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Partners in Education is going strong after 30 years


Partners in Education is going strong after 30 years

 

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It's bigger than all of us, and that's what makes the Fort Smith Public Schools' Partners in Education program so hard to capture. 

 

For 30 years, Fort Smith schools have been blessed with volunteer businesses, organizations and individuals who adopt specific schools and assist students, teachers and administrators.

 

The picture above shows representatives - but not all - of the partners attending the 2012 luncheon where outstanding partnerships are recognized. More than 200 Partners in Education are active this year. This magazine, as a partner to the school district overall, has as our mission to give readers a look at the program each year.

 

Thirty years ago, Bud Jackson of Weldon, Williams & Lick contacted then-superintendent C.B. Garrison to ask how the company could lend a helping hand to nearby Howard Elementary.

 

Together, the two launched the idea that became Partners in Education, which is going stronger than ever. 

 

The genius of the partnership program, which has been tended over those years by school district administrators Norma Shaffer, Cathy Williams and, currently, Zena Featherston Marshall, is that it is not tended in an overly bureaucratic way. A business need only volunteer the amount of man-hours or in-kind donations it wishes. Every new partner is introduced to a school for consideration. Most of the time, a love match has been made that lasts for years. Every partner, no matter how much or how little it can do, is deeply appreciated. 

 

Recognition is given to outstanding partners each May at the end-of-year banquet (pictured above) but the awards are not a contest. In the eyes of the school district, they are all champions.

 

The real action happens between a partner and their school. In many cases, all of the school's partners work together and hold regular meetings. Administrators and teachers communicate with partners the needs and opportunities the school may have. The partners work to help and sometimes propose their own ideas.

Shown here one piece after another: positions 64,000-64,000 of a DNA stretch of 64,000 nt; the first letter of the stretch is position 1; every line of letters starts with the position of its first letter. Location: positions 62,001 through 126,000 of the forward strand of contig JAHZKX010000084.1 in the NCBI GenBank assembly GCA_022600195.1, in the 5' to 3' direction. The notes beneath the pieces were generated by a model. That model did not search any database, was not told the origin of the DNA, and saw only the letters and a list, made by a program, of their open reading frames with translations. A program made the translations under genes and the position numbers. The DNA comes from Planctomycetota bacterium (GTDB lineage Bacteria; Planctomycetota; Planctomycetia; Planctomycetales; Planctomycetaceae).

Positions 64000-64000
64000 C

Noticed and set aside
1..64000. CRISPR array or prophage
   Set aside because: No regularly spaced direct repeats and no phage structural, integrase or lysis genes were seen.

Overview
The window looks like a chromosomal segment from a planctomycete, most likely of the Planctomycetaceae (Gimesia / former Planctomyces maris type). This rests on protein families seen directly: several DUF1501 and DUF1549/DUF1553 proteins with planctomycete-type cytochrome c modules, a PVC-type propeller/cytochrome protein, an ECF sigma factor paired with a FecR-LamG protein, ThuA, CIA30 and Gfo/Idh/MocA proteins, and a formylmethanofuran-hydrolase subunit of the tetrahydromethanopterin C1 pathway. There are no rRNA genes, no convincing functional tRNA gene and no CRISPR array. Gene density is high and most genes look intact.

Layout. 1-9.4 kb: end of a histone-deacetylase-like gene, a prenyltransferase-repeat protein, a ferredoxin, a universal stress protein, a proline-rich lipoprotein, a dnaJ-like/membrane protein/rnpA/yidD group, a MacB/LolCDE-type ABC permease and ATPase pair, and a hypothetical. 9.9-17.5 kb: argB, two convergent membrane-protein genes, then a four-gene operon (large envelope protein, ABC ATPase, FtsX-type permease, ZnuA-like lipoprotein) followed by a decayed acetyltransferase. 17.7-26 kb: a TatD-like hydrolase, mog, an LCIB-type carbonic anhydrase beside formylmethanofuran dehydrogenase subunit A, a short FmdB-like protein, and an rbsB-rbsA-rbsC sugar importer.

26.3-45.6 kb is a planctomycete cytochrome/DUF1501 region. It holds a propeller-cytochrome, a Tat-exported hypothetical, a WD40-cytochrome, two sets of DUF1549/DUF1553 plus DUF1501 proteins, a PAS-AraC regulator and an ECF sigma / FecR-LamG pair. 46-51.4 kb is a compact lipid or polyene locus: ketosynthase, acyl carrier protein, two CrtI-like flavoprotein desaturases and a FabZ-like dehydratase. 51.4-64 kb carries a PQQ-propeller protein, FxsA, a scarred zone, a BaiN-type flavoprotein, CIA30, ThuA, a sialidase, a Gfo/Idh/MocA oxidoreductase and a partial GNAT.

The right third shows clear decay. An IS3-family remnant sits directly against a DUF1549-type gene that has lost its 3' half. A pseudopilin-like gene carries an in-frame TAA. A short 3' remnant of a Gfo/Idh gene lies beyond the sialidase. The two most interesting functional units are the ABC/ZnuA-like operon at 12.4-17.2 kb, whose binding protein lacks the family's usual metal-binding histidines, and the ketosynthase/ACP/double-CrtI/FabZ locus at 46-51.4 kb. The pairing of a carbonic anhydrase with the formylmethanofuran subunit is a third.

On Aug. 2, all partners will gather to exchange ideas in a half-day workshop at Ramsey Junior High School. 

 

Some companies and organizations are big enough to spare several people to visit a school regularly. For small businesses, sending one person may represent a commitment of 50 percent of their staff. There are a few partnerships where a single person is the liaison to the school and some of them have accomplished the most amazing things. 

 

The school district and individual schools accept all they are offered, making no size distinctions in their gratitude. We offer you a snapshot of only a few of the partnerships that serve as illustrations of this wonderful program. Another good way to learn about being a partner is to be one. 

 

Several partners share their experiences: 

 

He doesn't mind being called The Taco Man

Spradling Elementary's longtime K-Mac partner, Chris Gosch
He attended school there and the head of ERC is still there.
 
Men who mentor can make a difference, the Candy Craze CEO learned.
 

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